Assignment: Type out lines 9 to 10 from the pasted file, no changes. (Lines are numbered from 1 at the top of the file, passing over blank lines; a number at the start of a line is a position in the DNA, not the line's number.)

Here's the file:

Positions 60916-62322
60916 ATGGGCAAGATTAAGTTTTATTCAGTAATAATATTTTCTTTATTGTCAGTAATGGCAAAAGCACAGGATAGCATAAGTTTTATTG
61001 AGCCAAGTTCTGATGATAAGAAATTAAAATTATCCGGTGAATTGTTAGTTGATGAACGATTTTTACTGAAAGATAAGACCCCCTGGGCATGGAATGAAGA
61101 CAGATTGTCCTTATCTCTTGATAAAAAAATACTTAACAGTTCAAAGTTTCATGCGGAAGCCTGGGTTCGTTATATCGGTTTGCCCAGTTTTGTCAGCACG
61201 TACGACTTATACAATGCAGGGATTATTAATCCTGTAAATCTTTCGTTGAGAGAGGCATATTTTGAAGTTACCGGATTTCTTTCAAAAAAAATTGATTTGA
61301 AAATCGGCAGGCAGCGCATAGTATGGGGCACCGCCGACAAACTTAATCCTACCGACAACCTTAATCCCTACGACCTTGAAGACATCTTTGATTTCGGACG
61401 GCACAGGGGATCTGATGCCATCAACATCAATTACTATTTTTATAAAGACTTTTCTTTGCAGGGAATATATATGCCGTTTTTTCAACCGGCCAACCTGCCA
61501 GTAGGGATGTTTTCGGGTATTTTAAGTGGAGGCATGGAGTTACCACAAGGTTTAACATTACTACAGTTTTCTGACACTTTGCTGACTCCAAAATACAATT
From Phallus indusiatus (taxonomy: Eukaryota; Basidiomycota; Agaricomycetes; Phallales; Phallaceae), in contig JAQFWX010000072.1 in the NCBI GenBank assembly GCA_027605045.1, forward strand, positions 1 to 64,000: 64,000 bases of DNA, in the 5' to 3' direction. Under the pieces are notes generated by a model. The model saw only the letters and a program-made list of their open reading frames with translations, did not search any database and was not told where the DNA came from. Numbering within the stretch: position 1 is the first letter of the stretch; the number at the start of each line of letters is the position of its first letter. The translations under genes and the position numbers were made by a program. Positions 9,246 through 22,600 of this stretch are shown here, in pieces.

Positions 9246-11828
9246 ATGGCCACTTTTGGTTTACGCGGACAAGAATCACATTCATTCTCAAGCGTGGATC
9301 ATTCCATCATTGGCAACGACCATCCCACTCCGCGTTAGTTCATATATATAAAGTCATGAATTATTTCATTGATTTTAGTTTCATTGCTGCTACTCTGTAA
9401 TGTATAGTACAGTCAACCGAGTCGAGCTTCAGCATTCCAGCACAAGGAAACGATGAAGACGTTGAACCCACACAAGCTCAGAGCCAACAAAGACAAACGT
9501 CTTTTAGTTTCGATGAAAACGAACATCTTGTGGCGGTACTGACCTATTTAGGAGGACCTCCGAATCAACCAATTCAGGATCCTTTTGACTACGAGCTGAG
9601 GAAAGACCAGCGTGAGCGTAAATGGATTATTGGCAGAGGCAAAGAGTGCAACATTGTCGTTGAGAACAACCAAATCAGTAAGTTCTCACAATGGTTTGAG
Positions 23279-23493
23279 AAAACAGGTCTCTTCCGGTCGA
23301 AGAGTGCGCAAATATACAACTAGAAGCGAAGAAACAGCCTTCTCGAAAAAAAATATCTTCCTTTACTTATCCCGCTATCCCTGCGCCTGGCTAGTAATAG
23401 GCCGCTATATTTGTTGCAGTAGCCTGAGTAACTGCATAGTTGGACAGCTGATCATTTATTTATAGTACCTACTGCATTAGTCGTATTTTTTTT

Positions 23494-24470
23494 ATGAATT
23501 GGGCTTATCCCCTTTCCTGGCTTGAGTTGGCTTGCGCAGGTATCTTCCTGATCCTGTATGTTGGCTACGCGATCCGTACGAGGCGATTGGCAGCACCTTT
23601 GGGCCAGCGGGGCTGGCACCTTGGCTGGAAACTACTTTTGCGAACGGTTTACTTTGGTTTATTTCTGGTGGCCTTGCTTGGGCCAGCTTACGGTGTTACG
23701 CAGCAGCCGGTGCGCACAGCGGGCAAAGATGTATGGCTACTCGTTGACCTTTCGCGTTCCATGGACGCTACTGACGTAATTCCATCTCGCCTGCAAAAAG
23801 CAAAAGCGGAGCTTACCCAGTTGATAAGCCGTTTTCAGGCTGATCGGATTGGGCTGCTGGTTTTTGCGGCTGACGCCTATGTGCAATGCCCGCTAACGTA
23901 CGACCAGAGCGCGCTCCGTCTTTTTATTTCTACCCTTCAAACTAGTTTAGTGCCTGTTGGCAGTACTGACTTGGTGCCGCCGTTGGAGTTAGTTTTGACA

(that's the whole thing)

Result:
From Phallus indusiatus (taxonomy: Eukaryota; Basidiomycota; Agaricomycetes; Phallales; Phallaceae), in contig JAQFWX010000072.1 in the NCBI GenBank assembly GCA_027605045.1, forward strand, positions 1 to 64,000: 64,000 bases of DNA, in the 5' to 3' direction. Under the pieces are notes generated by a model. The model saw only the letters and a program-made list of their open reading frames with translations, did not search any database and was not told where the DNA came from. Numbering within the stretch: position 1 is the first letter of the stretch; the number at the start of each line of letters is the position of its first letter. The translations under genes and the position numbers were made by a program. Positions 9,246 through 22,600 of this stretch are shown here, in pieces.

Positions 9246-11828